The New York Mets are expected to be one of the biggest spenders this winter while other teams look to cut costs.
The pandemic-shortened 2020 MLB season impacted all 30 organizations financially. Fewer games and zero fans in the stands meant a lot less cash flow. We’re going to see the ramifications of this during the offseason as free agents look for new contracts. One of the few teams that won’t be hit as hard as others are the New York Mets.
There’s a simple reason for this. His name is Steve Cohen.
Stop me if you’ve heard this; Steve Cohen is coming to save the Mets from the Wilpons. I’m sure you have. The baseball world is abuzz in anticipation. Will Cohen finally make the Mets great again?
There’s little doubt things will be better under a Cohen regime than it was during the Wilpon era. He will be the richest owner by a few billion dollars. While this doesn’t guarantee a championship or mean he’ll pay out of the nose for talent, it definitely helps the case.
Unlike the other 29 franchises that had owners lose money in 2020, the Mets are transitioning at the perfect time. Even if the organization is deeply in debt, everyone expects Cohen to spend money this offseason.
For Mets fans hoping to be relevant again, there couldn’t be better news to digest.
One part of me believes the Mets can wait another offseason to spend big on free agents, sign current players to extensions, and do all of the other housekeeping necessary to build a successful franchise. Another sees this opportunity. The Mets won’t be bidding against nearly as many franchises this offseason. While we should expect some players to still get massive paydays, others may sign something a little more affordable.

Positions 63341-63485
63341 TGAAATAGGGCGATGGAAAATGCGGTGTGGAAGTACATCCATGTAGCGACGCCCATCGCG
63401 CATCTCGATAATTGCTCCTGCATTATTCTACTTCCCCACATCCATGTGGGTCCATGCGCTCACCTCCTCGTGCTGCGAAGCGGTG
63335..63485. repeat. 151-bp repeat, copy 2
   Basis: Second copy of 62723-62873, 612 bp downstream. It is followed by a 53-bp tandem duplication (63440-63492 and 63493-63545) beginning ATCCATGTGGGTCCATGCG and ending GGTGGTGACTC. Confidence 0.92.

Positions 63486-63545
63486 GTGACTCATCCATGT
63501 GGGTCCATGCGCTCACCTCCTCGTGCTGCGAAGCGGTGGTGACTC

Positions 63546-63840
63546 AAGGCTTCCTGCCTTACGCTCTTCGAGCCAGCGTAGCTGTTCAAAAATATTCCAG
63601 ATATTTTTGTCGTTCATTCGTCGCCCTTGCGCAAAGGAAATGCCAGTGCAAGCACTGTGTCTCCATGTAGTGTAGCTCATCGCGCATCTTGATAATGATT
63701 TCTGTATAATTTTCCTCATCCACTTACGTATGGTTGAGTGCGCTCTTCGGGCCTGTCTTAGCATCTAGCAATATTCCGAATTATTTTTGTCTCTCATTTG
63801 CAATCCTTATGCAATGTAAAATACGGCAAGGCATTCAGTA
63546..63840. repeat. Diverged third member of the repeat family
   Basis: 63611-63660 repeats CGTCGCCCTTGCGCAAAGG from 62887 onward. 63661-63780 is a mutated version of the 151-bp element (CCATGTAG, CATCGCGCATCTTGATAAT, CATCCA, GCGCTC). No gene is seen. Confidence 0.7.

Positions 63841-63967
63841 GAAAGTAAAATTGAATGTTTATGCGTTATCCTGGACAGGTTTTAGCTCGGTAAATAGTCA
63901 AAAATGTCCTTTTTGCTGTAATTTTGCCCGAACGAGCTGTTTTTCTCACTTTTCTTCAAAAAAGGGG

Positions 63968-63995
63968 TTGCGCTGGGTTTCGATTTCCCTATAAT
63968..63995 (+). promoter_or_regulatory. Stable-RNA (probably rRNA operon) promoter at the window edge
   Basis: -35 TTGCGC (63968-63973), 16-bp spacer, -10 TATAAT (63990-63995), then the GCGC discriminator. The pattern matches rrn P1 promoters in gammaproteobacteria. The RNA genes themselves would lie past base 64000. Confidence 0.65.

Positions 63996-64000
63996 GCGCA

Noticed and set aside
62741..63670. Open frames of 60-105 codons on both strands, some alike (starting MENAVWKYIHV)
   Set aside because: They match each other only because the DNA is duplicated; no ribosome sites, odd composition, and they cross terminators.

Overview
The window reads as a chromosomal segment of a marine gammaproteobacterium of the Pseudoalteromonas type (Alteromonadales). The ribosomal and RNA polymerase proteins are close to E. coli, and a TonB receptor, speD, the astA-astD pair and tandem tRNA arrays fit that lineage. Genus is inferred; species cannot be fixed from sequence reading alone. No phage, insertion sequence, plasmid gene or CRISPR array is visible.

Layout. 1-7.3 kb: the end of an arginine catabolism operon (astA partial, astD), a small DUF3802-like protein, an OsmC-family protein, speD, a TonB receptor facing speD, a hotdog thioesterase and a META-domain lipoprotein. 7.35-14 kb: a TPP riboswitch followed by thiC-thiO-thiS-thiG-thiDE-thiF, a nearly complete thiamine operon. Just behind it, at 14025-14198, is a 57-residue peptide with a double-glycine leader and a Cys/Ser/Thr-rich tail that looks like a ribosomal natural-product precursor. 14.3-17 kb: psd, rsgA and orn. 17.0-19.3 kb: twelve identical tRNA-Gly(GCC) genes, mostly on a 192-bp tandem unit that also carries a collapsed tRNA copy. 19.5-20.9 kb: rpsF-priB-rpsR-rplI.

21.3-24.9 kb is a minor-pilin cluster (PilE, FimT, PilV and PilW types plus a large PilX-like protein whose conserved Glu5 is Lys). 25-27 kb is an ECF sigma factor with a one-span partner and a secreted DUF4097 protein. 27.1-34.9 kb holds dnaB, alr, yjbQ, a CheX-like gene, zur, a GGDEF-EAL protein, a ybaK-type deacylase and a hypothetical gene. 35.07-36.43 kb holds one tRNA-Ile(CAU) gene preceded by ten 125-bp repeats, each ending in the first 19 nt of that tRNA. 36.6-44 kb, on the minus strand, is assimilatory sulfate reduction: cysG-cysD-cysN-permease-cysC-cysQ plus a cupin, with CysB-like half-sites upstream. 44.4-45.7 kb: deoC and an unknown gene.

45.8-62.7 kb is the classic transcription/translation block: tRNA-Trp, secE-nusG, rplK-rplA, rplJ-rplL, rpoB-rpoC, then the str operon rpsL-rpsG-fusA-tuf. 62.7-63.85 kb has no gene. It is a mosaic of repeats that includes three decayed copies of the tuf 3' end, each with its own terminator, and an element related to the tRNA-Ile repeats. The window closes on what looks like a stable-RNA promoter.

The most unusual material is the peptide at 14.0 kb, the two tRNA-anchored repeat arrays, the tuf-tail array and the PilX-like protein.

As others are cutting payroll, the Mets should be looking to increase it. They already have a few million to replace from the upcoming free agents of their own. Add in the space between their payroll and the luxury tax—which they could very well go over—and this winter could be a frenzy for the orange and blue.
Not all of Cohen’s billions will go toward signing the best players possible. Other areas need to be addressed as well.
Cohen is already planning to bolster the analytics department. We should expect similar upgrades to scouting and other behind-the-scenes areas. Perhaps we see him do the unthinkable and pay coaches, general managers, etc. more.
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Anyone that has ever stepped foot in Citi Field and rooted for the home team is eager to see the Cohen regime begin. This winter, as other teams scurry to make cost-cutting decisions, the Mets should be one of the few to do the complete opposite.